The U.S. Department of Agriculture has announced plans to reduce rampant contamination of the food supply by reducing the incidence of salmonella and campylobacter in farmed chicken and turkeys. Caroline Smith DeWaal, the food safety director for the Center for Science in the Public Interest, is calling the move "the most significant food-safety development" from the USDA in 15 years.
The goal: 60% reduction in Salmonella contamination, and the first standards to reduce campylobacter contamination, resulting in a combined 65,000 fewer illnesses. The goal is to have 90% of farms compliant by the end of this year.
But there is a catch: The new standards are voluntary, and the USDA lacks the power to enforce them. A federal court ruling in Supreme Beef Processors, Inc. v. USDA means USDA can't close a food processing facility based solely results showing widespread contamination.
As movies like Food Inc. have vividly shown, chickens are raised in crowded, often inhumane and filthy conditions that result in widespread contamination of meat. Antibiotics are routinely administered to the birds kept in close quarters, resulting in antibacterial resistance to drugs. Poultry is routinely dunked in chlorine to kill bacteria, and even "free range"-labeled chickens may be granted only token access to the outdoors.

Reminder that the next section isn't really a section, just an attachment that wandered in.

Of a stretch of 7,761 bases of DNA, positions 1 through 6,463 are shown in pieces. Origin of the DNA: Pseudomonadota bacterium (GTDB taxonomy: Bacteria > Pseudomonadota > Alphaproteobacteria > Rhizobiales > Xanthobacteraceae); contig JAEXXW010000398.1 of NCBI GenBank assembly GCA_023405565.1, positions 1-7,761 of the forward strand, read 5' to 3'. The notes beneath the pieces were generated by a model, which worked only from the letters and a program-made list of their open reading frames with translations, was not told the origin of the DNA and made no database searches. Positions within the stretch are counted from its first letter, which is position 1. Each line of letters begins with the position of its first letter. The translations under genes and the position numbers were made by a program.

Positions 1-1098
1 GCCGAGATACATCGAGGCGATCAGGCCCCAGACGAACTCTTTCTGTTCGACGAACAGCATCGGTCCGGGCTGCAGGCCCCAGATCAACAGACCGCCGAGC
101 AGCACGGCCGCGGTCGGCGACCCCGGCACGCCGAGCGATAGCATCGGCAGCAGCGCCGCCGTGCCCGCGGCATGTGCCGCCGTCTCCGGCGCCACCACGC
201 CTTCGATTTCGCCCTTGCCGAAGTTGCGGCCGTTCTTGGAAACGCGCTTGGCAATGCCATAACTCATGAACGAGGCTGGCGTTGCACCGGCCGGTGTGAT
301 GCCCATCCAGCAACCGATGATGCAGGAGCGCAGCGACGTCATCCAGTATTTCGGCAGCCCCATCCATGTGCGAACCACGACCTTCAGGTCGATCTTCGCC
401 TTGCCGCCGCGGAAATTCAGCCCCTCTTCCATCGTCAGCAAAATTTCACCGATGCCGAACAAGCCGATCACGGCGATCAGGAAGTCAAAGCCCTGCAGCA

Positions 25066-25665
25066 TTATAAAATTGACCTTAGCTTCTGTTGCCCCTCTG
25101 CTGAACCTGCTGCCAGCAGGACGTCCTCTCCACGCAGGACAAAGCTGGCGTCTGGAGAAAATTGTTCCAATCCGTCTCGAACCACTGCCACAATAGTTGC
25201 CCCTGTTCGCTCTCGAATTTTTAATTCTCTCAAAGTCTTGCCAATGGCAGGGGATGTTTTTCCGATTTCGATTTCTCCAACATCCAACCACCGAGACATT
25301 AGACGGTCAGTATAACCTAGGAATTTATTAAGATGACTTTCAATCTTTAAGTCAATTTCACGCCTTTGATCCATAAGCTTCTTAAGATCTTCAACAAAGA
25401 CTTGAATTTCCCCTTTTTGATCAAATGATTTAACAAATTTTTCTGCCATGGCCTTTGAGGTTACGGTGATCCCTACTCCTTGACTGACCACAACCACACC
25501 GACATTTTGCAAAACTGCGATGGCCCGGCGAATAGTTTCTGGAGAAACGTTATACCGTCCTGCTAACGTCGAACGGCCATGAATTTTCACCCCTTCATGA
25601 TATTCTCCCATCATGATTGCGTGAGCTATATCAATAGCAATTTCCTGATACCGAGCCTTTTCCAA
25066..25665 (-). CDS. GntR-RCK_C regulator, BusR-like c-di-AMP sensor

"These long-awaited changes will push poultry processors to improve the safety of their products," Smith said. "When HACCP (food safety legislation) was first adopted in 1996, USDA promised it would continuously update its performance standards, but the agency never delivered on this promise, until now. Performance standards are the metric for measuring whether a company is maintaining control over the pathogens that are often present on poultry, and which cause millions of illnesses each year. Beginning in July, poultry processors will be operating under a stricter testing standard for Salmonella, and for the first time, the same products will be evaluated for Campylobacter, the most common foodborne pathogen in poultry."
One key to the equation, she said: Retailers that sell chicken must avoid those companies labeled by the USDA as needing improvement, since the USDA has no enforcement power. It will be up to retailers, and consumers, to stay vigilant and use this new information to clean up the food supply.
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